Cosi closed flipContinuing to my office on East 45th Street I noticed that a chain restaurant that had been on 44th and Third Avenue for years had closed. I liked Cosi for its Signature Salad and special flatbread and bought it often at one point, though not lately. I tend to eat yogurt these days and don’t often buy lunch at restaurants unless meeting others. And my office is next door to the Amish Market that sells anything delicious that I might want. I’d thought that lines at this Cosi branch were unusually short as newer chains and two $1 pizza establishments opened within a block or two which may be the reason for the closing.

Pumpkins are favorites of mine. I love the color and shape. I centered one between two pots of summer flowers illustrating summer meeting fall and imminent natural changes as my favorite season tries to hang on.

What’s your favorite season? Have you noticed any sudden or surprising changes in your neighborhood? Fall meets summer flip

Service of Unintended Consequences

Monday, May 6th, 2013

Transparent backpack

One business will get a jolt as a result of the Boston Marathon bombings because it appears that backpacks won’t be allowed at future ones there or in NYC either. Not every one of the some 45,000 runners who finish the NY Marathon depends on them but enough do. Add the smaller events here and elsewhere and the numbers add up. Fanny packs are allowed and will take their place. Perhaps transparent backpacks will eventually be allowed.

pickpocketThe increased incidence of pickpocketing in Europe will fatten the wallets of manufacturers of money belts and other contrivances to keep tourist cash and credit cards safe. Pilfering got so bad at the Louvre that guards went on strike. Security felt that the Paris police were too easy on the children who perpetrated countless daily thefts. [Why children? They get into the museum free.] On a recent “Travel Show,” Arthur Frommer noted that Paris isn’t the only European city to report record theft and suggested his listeners take care.

Airline limits on luggage have impacted that industry and orthopedic surgeon and audiologist waiting rooms flourish from the fashion for platform heels and ear pods on portable music devices.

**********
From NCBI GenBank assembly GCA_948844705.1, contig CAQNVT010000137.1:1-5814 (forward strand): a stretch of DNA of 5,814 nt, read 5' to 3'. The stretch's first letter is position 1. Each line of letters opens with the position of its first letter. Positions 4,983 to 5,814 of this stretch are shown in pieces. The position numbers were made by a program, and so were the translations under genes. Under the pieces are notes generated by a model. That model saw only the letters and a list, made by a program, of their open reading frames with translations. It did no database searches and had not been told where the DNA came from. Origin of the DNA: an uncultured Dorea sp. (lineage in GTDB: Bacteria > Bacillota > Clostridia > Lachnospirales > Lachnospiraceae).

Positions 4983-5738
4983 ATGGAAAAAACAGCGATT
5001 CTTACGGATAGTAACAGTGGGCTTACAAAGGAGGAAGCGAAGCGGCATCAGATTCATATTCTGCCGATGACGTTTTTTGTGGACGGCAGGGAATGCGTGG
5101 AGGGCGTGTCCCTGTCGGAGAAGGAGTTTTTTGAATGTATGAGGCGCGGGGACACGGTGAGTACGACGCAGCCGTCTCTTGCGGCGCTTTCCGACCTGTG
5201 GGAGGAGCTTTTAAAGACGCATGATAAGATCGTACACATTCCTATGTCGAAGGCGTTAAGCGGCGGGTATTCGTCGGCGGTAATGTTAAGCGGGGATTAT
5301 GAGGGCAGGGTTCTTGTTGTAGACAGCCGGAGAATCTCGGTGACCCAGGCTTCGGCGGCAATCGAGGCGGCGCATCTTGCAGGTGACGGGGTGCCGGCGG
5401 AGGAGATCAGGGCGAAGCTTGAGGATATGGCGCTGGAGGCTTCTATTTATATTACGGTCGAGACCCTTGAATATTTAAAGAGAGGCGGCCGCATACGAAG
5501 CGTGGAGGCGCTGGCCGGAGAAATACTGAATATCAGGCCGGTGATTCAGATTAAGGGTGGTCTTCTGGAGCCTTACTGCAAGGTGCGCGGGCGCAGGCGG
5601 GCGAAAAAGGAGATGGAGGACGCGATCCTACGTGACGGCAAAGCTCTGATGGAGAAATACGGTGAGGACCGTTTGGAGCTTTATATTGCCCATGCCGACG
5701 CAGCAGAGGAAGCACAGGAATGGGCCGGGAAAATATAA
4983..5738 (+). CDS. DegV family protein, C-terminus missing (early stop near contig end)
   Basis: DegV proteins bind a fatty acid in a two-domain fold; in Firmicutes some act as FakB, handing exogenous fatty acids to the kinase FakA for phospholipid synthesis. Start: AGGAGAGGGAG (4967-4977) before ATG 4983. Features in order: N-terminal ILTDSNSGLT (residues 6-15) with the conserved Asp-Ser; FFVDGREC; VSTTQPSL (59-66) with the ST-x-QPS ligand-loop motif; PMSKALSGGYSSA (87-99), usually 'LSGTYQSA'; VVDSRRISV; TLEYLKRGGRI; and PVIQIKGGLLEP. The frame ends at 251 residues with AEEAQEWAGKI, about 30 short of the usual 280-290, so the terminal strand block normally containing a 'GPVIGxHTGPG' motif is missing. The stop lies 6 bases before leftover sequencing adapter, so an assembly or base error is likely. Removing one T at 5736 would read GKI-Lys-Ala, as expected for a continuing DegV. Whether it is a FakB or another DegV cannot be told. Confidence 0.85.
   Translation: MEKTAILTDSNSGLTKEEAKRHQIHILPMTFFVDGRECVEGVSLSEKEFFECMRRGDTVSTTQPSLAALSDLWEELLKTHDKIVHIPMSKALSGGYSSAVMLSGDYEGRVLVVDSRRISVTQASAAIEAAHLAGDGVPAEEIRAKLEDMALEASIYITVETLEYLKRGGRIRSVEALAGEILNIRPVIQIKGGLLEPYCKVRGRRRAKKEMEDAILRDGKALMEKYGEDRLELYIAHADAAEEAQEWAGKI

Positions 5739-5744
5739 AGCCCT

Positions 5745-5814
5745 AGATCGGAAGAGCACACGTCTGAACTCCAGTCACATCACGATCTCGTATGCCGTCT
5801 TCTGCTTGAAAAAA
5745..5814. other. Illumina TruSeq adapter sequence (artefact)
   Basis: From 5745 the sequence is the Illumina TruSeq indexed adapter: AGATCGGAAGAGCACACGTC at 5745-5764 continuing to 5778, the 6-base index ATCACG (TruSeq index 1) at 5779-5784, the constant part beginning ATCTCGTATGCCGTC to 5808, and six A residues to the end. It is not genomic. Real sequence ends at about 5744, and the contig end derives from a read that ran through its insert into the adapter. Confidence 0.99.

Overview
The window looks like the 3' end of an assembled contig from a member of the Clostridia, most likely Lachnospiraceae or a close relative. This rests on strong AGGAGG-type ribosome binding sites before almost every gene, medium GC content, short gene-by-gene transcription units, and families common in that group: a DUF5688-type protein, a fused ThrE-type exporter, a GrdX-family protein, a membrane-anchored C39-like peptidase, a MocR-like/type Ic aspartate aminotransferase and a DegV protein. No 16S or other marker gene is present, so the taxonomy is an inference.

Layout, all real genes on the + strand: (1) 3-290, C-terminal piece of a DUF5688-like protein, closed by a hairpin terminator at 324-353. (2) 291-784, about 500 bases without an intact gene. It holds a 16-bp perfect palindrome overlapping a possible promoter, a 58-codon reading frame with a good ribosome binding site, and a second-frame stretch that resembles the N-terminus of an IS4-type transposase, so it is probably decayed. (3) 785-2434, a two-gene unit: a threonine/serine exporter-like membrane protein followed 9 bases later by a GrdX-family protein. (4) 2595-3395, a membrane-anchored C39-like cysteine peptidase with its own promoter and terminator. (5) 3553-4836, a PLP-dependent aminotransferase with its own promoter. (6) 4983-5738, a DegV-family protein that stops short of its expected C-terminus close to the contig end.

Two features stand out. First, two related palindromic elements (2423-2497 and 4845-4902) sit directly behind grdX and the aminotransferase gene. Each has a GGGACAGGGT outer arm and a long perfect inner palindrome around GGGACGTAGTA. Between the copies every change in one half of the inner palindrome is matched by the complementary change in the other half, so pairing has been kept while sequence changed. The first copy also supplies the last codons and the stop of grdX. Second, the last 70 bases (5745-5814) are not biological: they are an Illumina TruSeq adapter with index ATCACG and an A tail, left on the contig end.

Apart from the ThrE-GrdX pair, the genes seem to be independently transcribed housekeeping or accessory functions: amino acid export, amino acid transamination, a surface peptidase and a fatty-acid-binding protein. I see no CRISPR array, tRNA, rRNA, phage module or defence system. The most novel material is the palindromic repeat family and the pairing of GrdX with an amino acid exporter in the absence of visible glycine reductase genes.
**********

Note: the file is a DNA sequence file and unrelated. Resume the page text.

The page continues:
Matchlighting candleHave you scrambled for matches to light candles on your dinner table or to add calming fragrance to the atmosphere? So few restaurants use matches to promote their businesses.

Finger nails are out for Android and iPhone users who expect to type on screens. Look around: There are fewer claws than in the past.The technique for those who use voice-to-text systems harkens back to the dark ages when executives had secretaries and typing pools. They chatted into Dictaphones with letter or memo copy and secretaries typed what they heard. As in days of yore, you can also ask your phone to add a comma and a period. There was no wink symbol then.

BicylesNew Yorkers are split about what to expect from the 10,000 cycles in the bicycle share program again about to launch: Increased lines in ERs perhaps? I’d written about the initiative last summer in “Service of Exercise” when we first expected it and haven’t changed my mind: Thumbs down and I’d like to be wrong.

I saw an able-bodied 50-something man walking briskly across Third Avenue at 43rd Street last week. Suddenly he fell flat on his back. He hadn’t seen a deep hole surrounding a manhole cover and lost his balance and his footing. We’re putting thousands of bicycles on these unsound streets?

New York drivers are unforgiving and rushed. If you’re crossing where they want to go—what’s a green light?–there’s a 70-30 chance they’ll stop. Maybe the unintended consequence the Mayor anticipates is a more cordial driving attitude. That would be nice.

Do you have examples of good and bad unintended consequences or some that are yet to be determined?

 courteous taxi